Story originally appeared in Rutgers Today
Jonathan Holloway, provost of Northwestern University and an eminent historian, has been appointed the 21st president of Rutgers, The State University.
The Rutgers Board of Governors, with the advice and consent of the Rutgers Board of Trustees, today approved Holloway’s appointment at a joint meeting of the two boards. The Board of Governors also appointed Holloway as a University Professor and Distinguished Professor.
Holloway will begin serving as president on July 1, 2020, succeeding President Robert Barchi, who began his tenure in September 2012.
Holloway, 52, has served as Northwestern University provost since 2017. He is Northwestern’s chief academic officer, overseeing educational policies and academic priorities, preparation of the annual budget and faculty appointments and promotions at the Big Ten institution which includes a highly ranked medical school and numerous other nationally and internationally recognized educational programs.
Before moving to Northwestern, Holloway was the dean of Yale College and Edmund S. Morgan Professor of African American Studies, History, and American Studies at Yale University. At Northwestern, he also is a professor of History and African American studies, specializing in post-emancipation social and intellectual United States history.
“Jonathan Holloway is an extraordinarily distinguished scholar with an outstanding record as an academic administrator at Northwestern and Yale. He is thoughtful, visionary, inclusive and decisive. He leads with remarkable integrity, and is just the right person to build upon Rutgers’ long tradition as an academic and research powerhouse,” said Rutgers Board of Governors Chair Mark Angelson who also chaired the presidential search committee.
“Selecting our university president is perhaps the Board of Governors’ most important responsibility. We are confident that we have chosen the best person to lead Rutgers into the future,” he said.
Holloway received a bachelor’s degree with honors in American Studies from Stanford University and a Ph.D. in History from Yale University. He began his academic career at the University of California, San Diego, before joining the faculty at Yale in 1999.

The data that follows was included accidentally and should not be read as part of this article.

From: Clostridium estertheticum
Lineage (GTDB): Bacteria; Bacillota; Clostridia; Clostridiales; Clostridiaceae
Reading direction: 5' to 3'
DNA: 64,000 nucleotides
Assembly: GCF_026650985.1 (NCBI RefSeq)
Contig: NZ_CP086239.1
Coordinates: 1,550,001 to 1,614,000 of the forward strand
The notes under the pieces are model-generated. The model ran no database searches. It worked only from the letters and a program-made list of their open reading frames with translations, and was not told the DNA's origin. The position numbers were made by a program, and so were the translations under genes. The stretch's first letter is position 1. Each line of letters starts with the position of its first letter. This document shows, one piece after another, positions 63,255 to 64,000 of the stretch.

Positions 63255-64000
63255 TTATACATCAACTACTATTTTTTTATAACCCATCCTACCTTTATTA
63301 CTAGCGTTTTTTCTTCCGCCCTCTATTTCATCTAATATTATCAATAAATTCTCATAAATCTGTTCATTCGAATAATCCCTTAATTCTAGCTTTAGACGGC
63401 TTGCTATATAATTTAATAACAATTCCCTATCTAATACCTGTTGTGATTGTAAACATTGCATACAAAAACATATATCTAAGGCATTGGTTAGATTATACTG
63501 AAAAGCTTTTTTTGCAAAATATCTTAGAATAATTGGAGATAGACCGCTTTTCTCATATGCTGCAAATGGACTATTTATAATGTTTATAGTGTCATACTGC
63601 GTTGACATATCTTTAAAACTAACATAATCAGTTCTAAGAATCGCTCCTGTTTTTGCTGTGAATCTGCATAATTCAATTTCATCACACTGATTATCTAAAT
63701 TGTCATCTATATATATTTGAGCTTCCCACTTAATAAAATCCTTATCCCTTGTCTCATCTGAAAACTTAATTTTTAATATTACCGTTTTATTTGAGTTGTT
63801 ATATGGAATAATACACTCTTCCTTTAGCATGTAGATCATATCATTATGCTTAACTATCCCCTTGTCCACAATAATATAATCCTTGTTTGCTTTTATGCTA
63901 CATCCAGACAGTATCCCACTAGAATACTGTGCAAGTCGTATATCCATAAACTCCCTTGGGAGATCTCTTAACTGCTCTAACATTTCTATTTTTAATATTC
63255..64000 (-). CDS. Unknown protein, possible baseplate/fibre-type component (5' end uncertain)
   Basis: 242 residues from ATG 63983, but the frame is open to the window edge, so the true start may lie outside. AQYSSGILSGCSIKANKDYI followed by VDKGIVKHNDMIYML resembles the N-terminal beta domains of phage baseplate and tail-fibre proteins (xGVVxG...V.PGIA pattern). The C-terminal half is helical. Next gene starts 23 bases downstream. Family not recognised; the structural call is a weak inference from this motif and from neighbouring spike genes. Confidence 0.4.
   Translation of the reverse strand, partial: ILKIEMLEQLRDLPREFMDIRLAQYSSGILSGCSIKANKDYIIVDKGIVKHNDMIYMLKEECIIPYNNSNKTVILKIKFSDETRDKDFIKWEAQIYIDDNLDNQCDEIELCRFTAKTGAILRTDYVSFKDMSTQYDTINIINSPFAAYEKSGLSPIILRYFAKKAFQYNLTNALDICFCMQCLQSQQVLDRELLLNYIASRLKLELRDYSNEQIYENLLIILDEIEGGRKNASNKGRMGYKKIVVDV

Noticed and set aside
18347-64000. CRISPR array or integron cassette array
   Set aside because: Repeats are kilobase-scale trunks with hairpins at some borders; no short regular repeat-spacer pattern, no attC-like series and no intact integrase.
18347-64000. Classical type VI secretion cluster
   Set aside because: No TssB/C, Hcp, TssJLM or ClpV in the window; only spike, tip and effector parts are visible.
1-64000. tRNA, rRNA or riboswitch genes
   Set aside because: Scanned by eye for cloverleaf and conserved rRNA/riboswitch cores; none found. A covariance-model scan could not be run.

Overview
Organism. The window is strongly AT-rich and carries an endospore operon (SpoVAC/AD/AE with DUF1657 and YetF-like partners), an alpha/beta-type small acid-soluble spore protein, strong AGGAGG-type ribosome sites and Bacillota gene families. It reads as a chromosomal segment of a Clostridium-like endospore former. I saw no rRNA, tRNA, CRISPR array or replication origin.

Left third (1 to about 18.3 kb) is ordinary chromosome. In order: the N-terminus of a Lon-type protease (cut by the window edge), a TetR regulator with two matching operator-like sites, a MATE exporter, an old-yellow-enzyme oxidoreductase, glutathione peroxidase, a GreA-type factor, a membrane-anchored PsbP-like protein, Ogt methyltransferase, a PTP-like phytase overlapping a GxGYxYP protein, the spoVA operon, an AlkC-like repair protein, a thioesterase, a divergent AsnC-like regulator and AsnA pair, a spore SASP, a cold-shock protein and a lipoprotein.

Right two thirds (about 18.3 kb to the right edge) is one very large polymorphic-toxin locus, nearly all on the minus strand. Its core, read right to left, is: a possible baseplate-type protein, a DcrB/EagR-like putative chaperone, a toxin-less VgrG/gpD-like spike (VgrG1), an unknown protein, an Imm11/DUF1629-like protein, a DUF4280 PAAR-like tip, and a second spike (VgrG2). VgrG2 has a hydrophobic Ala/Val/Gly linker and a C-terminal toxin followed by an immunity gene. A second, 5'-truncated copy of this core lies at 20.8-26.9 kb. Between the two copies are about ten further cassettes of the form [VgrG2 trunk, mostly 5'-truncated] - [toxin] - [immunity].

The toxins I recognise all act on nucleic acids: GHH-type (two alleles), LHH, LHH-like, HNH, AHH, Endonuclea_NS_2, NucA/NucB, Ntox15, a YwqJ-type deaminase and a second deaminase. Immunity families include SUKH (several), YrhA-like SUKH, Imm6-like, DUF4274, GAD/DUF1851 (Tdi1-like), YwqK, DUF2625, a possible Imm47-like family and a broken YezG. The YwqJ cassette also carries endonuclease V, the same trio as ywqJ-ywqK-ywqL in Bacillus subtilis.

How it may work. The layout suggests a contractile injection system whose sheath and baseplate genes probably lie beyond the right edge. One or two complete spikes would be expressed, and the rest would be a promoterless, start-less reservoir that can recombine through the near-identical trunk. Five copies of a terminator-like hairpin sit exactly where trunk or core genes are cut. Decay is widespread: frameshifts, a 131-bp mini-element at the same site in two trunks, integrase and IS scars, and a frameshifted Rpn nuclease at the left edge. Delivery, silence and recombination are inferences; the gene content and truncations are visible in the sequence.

“I was drawn to the opportunity at Rutgers University because of its amazing history, its foundation of excellence in teaching and its ambition to continue conducting life-changing research that improves our communities, our country and our world,” Holloway said.
“Bob Barchi’s extraordinary leadership has helped place Rutgers among the preeminent public universities in the world,” he added. “I cannot wait to help write the next chapter in the history of this magnificent institution.”
Holloway is the author of Confronting the Veil: Abram Harris Jr., E. Franklin Frazier, and Ralph Bunche, 1919-1941 (2002) and Jim Crow Wisdom: Memory and Identity in Black America Since 1940 (2013), both published by the University of North Carolina Press. He edited Ralph Bunche’s A Brief and Tentative Analysis of Negro Leadership (NYU Press, 2005) and coedited Black Scholars on the Line: Race, Social Science, and American Thought in the 20th Century (Notre Dame University Press, 2007). He wrote the introduction for the 2015 edition of W.E.B. Du Bois’s Souls of Black Folk (Yale University Press), has submitted a survey tentatively titled “The Cause of Freedom: A Concise History of the African American Past” for Oxford University Press and is working on a new book, A History of Absence: Race and the Making of the Modern World.
He serves on boards of the Chicago Botanic Garden, Illinois Humanities, the National Humanities Alliance, the Society for United States Intellectual History and the Organization of American Historians.
Holloway is an elected member of the prestigious American Academy of Arts and Sciences and the Society of American Historians.
Holloway is married to Aisling Colón. They have a daughter, Emerson, and son, Ellison.
The 23-member presidential search committee, comprising broad representation from the universitywide community, including students, alumni, faculty, staff and members of university boards, received more than 200 nominations and applications. Vice chairs of the committee, convened in September 2019, are Deborah Gray White, Board of Governors Professor of History and professor of women’s and gender studies in the School of Arts and Sciences at Rutgers University-New Brunswick, and William Best, a Board of Governors member, former chair of the Board of Trustees and an emeritus trustee.